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Eson Claybron

Summary of Watts Scandal
Eson Claybron was framed on two occasions in Chicago, Illinois for drug crimes he did not commit. On February 1, 2022, both convictions were vacated, and the charges were dismissed in Cook County Circuit Court.

On February 14, 2006, Claybron, then 19, was visiting a friend, Terrance Scott, who lived in an apartment in the Ida B. Wells public housing development. They were hanging out in the lobby when Chicago police Sgt. Ronald Watts and his crew of officers swept in.

“They detained us. They handcuffed us,” Claybron later said. “Watts took all the money I had off me.”

Claybron said Watts then led him around a corner. “He asked me if I had any more money to give him. I told him that I didn’t,” Claybron said. Watts then said that he knew where some drugs were located and asked Claybron to implicate Scott.

“I told him neither of us was doing anything illegal,” Claybron said.

Watts then went upstairs while the other officers kept watch on Claybron and Scott. “After a while, he came down with several bags of drugs,” Claybron said. “He told me that he was putting the drugs on me. He told me, ‘That’s what you get when you don’t listen to Watts.’”

On March 23, 2006, Claybron pled guilty in Cook County Circuit Court to possession of 26 bags of heroin. He was sentenced to two years on probation.

On September 28, 2007, Claybron had just left his cousin’s apartment in the housing development. Several police officers rushed up on him. A female officer, whom Claybron knew as “Coco,” grabbed his arm and attempted to handcuff him. “I pulled away from her and headed toward Cottage Grove [Avenue],” Claybron said. “I told her I wasn’t doing anything illegal and didn’t have any drugs or anything illegal on me.”

Kallatt Mohammed, one of Watts’s officers, grabbed Claybron and returned him in handcuffs to the building lobby. “Watts then told some of the officers to hold me while he searched the building,” Claybron said. “After approximately 20 minutes, Watts returned. He was holding drugs in his hand and he showed them to me and said, ‘These are yours.’”

Claybron said, “I tried to tell him that I was outside the building minding my own business. He told me that I shouldn’t have tried to get away from Coco.”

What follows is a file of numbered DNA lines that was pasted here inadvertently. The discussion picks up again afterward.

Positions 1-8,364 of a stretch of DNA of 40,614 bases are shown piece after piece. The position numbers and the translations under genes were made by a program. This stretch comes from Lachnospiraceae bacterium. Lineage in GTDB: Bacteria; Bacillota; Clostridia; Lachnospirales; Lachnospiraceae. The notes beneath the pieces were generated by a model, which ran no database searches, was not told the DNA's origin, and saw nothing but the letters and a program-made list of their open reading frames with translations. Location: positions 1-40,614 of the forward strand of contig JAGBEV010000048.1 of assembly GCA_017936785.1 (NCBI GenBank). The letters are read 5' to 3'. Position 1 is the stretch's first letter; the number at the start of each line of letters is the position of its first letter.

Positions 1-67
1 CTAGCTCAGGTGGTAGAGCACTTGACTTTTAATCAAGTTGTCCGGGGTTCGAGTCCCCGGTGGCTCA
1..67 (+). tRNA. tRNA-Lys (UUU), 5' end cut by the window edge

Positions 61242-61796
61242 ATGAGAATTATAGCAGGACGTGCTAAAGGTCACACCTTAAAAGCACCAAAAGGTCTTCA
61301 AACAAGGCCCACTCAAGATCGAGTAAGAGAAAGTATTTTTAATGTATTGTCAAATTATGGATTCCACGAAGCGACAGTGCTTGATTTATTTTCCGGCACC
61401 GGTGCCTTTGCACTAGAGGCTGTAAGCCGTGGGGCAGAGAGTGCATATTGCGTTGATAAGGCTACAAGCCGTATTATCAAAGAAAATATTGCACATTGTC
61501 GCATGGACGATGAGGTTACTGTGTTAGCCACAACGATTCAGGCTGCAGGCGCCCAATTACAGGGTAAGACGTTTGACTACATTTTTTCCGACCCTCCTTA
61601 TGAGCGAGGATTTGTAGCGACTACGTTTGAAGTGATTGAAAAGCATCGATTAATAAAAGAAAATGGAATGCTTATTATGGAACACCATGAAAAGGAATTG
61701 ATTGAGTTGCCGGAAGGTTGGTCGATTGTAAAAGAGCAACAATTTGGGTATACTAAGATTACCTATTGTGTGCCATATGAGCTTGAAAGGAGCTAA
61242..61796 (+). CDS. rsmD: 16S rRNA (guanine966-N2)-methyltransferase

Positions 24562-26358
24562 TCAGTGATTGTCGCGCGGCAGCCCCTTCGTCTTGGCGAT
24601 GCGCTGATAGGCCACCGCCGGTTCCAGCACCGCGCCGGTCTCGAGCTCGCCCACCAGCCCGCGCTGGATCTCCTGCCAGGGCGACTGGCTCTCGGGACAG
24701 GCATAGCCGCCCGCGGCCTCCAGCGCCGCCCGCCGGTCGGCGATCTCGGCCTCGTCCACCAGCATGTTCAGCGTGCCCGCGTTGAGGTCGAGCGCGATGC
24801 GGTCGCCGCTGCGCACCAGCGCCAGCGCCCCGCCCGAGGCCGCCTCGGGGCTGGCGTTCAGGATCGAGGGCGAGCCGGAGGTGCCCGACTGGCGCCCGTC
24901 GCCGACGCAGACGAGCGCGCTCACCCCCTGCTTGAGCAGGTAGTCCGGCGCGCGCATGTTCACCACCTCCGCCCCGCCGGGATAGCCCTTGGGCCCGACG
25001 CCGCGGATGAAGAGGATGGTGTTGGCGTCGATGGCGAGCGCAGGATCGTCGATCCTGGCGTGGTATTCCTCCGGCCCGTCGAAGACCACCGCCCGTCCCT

Claybron was charged with possession of 61 baggies of heroin. On November 27, 2007, he pled guilty in Cook County Circuit Court to possession of a controlled substance. He was sentenced to two years on probation.

In 2012, Watts and Mohammed were caught on tape stealing money from a man they believed was a drug courier, but who was in fact working as a confidential FBI informant. In 2013, Watts and Mohammed pled guilty in U.S. District Court to taking money from the informant. Mohammed was sentenced to 18 months in prison, and Watts was sentenced to 22 months in prison.

Federal prosecutors said Watts “used his badge and his position as a sergeant with the Chicago Police Department to shield his own criminal activity from law enforcement scrutiny. He recruited another CPD officer into his crimes, stealing drug money and extorting protection payments from the drug dealers who terrorized the community that he [Watts] had sworn to protect.”

In 2006, Ben Baker was convicted twice—once alone and a second time with his wife, Clarissa Glenn, on charges of narcotics possession based on false testimony from Watts. In 2015, Joshua Tepfer, an attorney at the Exoneration Project at the University of Chicago Law School, filed a petition to vacate Baker’s first conviction, citing the corruption of Watts and his unit. The Cook County State’s Attorney’s Office’s Conviction Integrity Unit agreed in January 2016 that Baker’s first conviction should be vacated, and the petition was granted. Later in 2016, a petition filed on behalf of Baker and Glenn also was granted.

Beginning in December 2016, Tepfer and attorney Joel Flaxman filed motions for new trials on behalf of dozens of men and women who claimed they were falsely convicted based on the corruption of Watts and his team. “The full known scope of the corrupt, more-than-decade-long criminal enterprise of Sergeant Watts…shows that Sergeant Watts led a tactical team of Chicago police officers that engaged in systematic extortion, bribery, and other related crimes…from as far back as the late 1990s through 2012,” their motions said.

The Cook County State’s Attorney’s Office’s Conviction Integrity Unit (CIU) began investigating the cases and agreed that the convictions should be vacated and dismissed. By the end of 2021, more than 90 convictions tainted by Watts and members of his unit had been dismissed.

On February 1, 2022, following an investigation by the CIU, Claybron’s convictions, along with the convictions of 18 others framed by Watts and his fellow officers, were vacated and the charges were dismissed.

Claybron was awarded a certificate of innocence in April 2022 and was awarded $109,782 in compensation. He filed a federal civil rights lawsuit against the city of Chicago in December 2022.

– Maurice Possley

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Posting Date: 2/14/2022
Last Updated: 4/29/2023
Most Serious Crime:Drug Possession or Sale
Additional Convictions:
Reported Crime Date:2006
Age at the date of reported crime:19
Contributing Factors:Perjury or False Accusation, Official Misconduct
Did DNA evidence contribute to the exoneration?:No